July 23, 2014

Dramatic Changes to Divorce Currently Being Considered by the Florida Politicians

We who practice in the area of divorce law of law, as well as our clients, have been anxiously watching a bill move through the Florida government.  It has passed the Senate and now moves to the House of Representatives. The positions are polarized and those interested anxiously await what may be dramatic changes to family law in Florida.  A very good summary below is a quick read on what is at stake from

A vote from the Florida House of Representatives regarding the proposed changes to alimony and time-sharing in Florida is expected as soon as tomorrow, April 18, 2013.  The bill, better known as the 2013 Alimony Reform Bill, SB 718, passed by a 29 to 11 by the Florida Senate on April 4, 2013.  As proposed, the bill would have a significant impact on divorced and divorcing couples.  Some highlights of the bill include:

• Eliminating permanent alimony.

• Eliminating consideration of the standard of living established during the marriage as a factor in determining alimony.

• Creating presumptions for earning ability imputed to an obligee.

• Requiring written findings justifying factors regarding an alimony award or modification.

• Creating evidentiary thresholds for certain awards of alimony or modification.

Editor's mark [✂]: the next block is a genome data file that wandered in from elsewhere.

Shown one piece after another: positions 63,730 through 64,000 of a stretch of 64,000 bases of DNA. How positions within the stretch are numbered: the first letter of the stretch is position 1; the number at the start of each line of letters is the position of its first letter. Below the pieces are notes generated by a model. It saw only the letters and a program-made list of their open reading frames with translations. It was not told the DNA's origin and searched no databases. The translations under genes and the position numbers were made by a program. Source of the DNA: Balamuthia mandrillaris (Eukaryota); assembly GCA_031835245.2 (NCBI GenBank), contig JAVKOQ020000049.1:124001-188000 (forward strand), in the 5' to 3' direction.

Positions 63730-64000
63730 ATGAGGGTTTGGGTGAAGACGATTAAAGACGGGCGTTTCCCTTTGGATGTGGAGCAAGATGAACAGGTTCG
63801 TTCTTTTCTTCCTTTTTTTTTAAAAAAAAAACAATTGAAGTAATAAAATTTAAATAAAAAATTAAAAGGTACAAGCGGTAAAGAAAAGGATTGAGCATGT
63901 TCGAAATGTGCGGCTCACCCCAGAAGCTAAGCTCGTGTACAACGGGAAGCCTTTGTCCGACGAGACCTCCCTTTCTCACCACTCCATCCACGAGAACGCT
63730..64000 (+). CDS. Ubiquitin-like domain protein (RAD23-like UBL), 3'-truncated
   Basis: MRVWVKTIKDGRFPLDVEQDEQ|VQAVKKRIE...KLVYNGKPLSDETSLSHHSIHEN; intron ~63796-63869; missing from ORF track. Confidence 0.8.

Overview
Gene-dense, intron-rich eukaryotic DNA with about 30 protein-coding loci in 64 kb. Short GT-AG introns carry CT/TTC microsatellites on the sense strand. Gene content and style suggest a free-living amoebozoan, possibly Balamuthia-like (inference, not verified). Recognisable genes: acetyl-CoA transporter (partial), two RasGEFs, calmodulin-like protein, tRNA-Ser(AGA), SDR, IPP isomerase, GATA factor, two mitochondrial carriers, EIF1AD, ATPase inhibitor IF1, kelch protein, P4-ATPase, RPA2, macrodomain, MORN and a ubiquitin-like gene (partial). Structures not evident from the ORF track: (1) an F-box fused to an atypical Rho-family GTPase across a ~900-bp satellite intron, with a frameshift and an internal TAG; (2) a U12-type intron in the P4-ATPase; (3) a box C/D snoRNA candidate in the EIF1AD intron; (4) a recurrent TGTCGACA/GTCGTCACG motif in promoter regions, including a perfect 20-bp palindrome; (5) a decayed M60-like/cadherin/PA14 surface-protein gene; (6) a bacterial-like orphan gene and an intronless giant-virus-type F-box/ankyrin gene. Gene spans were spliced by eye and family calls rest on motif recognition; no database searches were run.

• Creating a presumption that the parties will have a lower standard of living after divorce.

• Limiting alimony based on formulas that take into account relative incomes and the length of the marriage.

• Providing that alimony terminates upon the obligee reaching retirement age.

• Shifting the burden of proof regarding the need for alimony to the obligee in certain circumstances.

• Prohibiting modification of alimony based solely on a reduction in child support.

• Allowing bifurcation of a dissolution case if pending more than 180 days, and requires bifurcation if pending over 365 days.

• Allowing modification or termination of existing alimony awards.

•Providing a schedule for review of existing awards of alimony.
The bill would also impact child issues, in that it would create a presumption that it is in the best interest of the child to allow for equal time-sharing of a minor child.

If passed, the bill would take effect July 1, 2013.

© Lowndes, Drosdick, Doster, Kantor & Reed, PA, 2014. All rights reserved.

About the Author

Rebecca Palmer, Family, Marital Attorney, Lowndes, law firm

Rebecca Palmer leads the Family & Marital Law practice. She has a broad background in providing alternative dispute resolution, general litigation, and collaborative law issues for domestic disputes for nineteen years. Rebecca's matters range from pre-marital agreements, divorce, and adoptions to difficult dissolutions, complex financial issues and custody cases. A Supreme Court Certified Family Mediator, she is experienced in all methods of case resolution, including mediation, arbitration, facilitation and negotiations to serve individuals as well as businesses.



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